the risk of appearing too sentimental or corny (but what
better time than a reunion to be sentimental?), I asked
for the opportunity to say a few words about something
that's given me a great deal of pleasure in the last few
years, the music of the
fifties and the good times it represents, times that
we spent together at
Oceanside High as members of the great class of
But first, as for myself, and I hope
on behalf of all our classmates in this room, I
sincerely want to thank the members of the
Reunion Committee, Nancy and Jack, Doreen, Barbara,
Jay, Penny, Sabin, Tom and Karen, for taking on the
extraordinary burden of organizing this wonderful event.
We are indeed fortunate to be able to
look back on the fifties as our high school days. For
what better time has there been to be a teenager? The
fifties was the decade of the teenager. This was the
first time in history that teenagers had their own
music and were recognized, first by the music industry
and then by others such as the motion picture,
automobile and clothing industries, as an important
market segment in the American economy.
The fifties are best remembered for,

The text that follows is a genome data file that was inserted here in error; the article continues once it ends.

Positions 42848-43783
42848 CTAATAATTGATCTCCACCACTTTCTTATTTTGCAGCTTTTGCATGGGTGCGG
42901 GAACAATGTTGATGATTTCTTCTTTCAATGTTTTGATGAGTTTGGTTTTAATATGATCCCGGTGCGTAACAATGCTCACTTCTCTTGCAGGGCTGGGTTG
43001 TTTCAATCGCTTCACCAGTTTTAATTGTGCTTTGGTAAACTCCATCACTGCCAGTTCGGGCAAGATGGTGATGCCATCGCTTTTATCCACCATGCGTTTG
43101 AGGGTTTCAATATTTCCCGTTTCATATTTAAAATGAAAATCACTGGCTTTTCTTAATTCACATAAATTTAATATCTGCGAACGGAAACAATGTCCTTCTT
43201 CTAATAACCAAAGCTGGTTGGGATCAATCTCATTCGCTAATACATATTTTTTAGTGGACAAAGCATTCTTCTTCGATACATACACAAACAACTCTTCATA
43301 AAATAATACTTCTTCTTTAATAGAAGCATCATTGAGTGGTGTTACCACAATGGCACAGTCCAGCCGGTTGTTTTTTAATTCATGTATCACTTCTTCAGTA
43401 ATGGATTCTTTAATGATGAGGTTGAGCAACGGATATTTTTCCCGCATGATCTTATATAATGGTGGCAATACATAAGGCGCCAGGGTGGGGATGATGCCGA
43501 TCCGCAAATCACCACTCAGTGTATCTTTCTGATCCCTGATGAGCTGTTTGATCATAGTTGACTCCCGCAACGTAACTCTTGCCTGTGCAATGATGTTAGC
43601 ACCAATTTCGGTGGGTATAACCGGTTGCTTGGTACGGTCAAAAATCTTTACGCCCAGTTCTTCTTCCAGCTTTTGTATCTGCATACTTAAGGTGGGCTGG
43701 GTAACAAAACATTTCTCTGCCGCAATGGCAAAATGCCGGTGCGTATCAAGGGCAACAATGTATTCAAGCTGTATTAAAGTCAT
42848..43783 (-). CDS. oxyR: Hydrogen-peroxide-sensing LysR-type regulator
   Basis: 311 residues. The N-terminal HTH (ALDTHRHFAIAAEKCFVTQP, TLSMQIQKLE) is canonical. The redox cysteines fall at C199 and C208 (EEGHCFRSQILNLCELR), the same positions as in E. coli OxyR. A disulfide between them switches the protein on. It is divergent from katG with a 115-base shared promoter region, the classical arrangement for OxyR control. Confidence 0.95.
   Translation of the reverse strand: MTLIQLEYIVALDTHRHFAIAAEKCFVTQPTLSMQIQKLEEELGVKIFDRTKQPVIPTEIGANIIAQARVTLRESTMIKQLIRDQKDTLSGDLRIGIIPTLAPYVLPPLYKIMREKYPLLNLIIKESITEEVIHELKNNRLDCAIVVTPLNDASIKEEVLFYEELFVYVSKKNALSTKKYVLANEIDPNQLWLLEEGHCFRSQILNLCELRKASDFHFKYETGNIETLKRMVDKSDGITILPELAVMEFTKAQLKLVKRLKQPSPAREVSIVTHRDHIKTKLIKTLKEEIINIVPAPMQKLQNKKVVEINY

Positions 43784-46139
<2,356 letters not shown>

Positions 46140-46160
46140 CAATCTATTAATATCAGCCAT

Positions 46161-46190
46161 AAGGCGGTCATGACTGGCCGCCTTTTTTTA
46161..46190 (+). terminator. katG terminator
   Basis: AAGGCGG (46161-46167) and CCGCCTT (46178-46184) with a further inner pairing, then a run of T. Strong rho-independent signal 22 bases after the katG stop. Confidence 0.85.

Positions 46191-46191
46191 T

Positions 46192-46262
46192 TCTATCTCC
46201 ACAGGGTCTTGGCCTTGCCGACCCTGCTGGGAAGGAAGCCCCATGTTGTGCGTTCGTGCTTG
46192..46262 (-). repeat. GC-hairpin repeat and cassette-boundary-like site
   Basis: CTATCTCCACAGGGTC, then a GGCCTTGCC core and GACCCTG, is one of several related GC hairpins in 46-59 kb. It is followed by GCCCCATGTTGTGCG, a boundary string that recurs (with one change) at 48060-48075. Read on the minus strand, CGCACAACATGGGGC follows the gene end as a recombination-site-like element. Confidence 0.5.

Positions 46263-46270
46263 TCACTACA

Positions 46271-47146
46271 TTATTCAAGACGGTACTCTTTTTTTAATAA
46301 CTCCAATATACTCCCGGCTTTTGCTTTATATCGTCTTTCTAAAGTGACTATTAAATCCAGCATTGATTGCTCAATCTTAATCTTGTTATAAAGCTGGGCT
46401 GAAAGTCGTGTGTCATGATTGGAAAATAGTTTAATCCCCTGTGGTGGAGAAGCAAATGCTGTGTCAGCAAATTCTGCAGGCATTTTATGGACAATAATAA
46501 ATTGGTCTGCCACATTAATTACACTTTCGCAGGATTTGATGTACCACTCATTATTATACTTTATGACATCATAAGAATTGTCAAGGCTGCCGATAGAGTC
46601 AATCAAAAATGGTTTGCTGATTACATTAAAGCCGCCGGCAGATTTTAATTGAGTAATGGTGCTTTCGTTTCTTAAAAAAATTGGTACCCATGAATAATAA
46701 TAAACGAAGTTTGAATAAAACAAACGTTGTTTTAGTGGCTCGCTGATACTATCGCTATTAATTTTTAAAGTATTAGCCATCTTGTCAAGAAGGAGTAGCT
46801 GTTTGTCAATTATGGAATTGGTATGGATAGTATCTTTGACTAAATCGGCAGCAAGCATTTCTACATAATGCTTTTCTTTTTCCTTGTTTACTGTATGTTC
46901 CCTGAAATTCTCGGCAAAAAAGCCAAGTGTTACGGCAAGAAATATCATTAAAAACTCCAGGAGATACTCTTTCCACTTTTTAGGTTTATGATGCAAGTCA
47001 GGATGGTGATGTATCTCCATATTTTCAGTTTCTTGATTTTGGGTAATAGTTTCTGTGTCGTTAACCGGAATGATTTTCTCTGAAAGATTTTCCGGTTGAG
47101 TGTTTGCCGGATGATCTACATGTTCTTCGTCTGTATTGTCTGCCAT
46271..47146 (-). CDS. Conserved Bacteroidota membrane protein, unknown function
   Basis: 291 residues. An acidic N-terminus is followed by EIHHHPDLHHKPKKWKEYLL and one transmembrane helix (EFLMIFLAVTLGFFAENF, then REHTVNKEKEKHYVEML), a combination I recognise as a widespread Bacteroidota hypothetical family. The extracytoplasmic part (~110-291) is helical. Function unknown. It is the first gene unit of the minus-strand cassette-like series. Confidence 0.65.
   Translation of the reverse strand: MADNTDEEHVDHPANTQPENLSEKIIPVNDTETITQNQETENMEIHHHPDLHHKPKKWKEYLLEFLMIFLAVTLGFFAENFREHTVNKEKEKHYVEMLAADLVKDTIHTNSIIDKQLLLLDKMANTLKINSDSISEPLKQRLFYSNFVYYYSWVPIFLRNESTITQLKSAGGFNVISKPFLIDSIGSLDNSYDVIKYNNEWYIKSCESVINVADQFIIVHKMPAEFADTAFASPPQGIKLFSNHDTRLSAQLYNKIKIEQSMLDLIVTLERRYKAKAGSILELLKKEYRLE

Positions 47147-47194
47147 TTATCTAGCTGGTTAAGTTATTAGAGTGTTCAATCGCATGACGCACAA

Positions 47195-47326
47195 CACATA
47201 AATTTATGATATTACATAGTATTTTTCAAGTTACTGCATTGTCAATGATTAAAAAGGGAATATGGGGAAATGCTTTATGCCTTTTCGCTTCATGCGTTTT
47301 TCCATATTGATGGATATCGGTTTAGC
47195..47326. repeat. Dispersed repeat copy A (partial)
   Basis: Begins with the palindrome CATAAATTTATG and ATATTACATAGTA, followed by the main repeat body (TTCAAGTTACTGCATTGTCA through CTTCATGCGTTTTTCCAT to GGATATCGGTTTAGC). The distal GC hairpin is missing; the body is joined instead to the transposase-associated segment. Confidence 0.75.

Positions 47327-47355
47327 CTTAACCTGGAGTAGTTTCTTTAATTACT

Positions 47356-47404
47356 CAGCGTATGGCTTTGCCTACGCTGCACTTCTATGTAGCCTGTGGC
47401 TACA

our music. It seems that America, itself, had its
puberty in the fifties and grew up, with us, in the
sixties. Everyone looks back at their teenage years with
fond memories, but ours was a very special time,
immortalized in movies and on TV, and the Broadway stage.
And we have very special music to help us remember those
"happy days." Most of our music made us happy; some made
us cry; all of it made us dance. It still does all of
these things -- and it's all our own. So let's listen
again, let's laugh and cry, let's dance again and
remember those fabulous fifties.
Remember the undisputed first, real,
blockbuster, rock 'n' roll hit, from the spring of 1955.
By the fall of that year, most of us boys in the eighth
grade were rushing home from school daily to watch the
growth and development of
Annette Funicello, and this record had been number
one on the charts all summer, establishing itself as the
top record of the year. According to the latest edition
of the Guinness Book of World Records, it is
still the biggest selling single record of all time.
once again, class of '60, "Put your gladrags on,
and join me, Hon ... We're gonna rock around the clock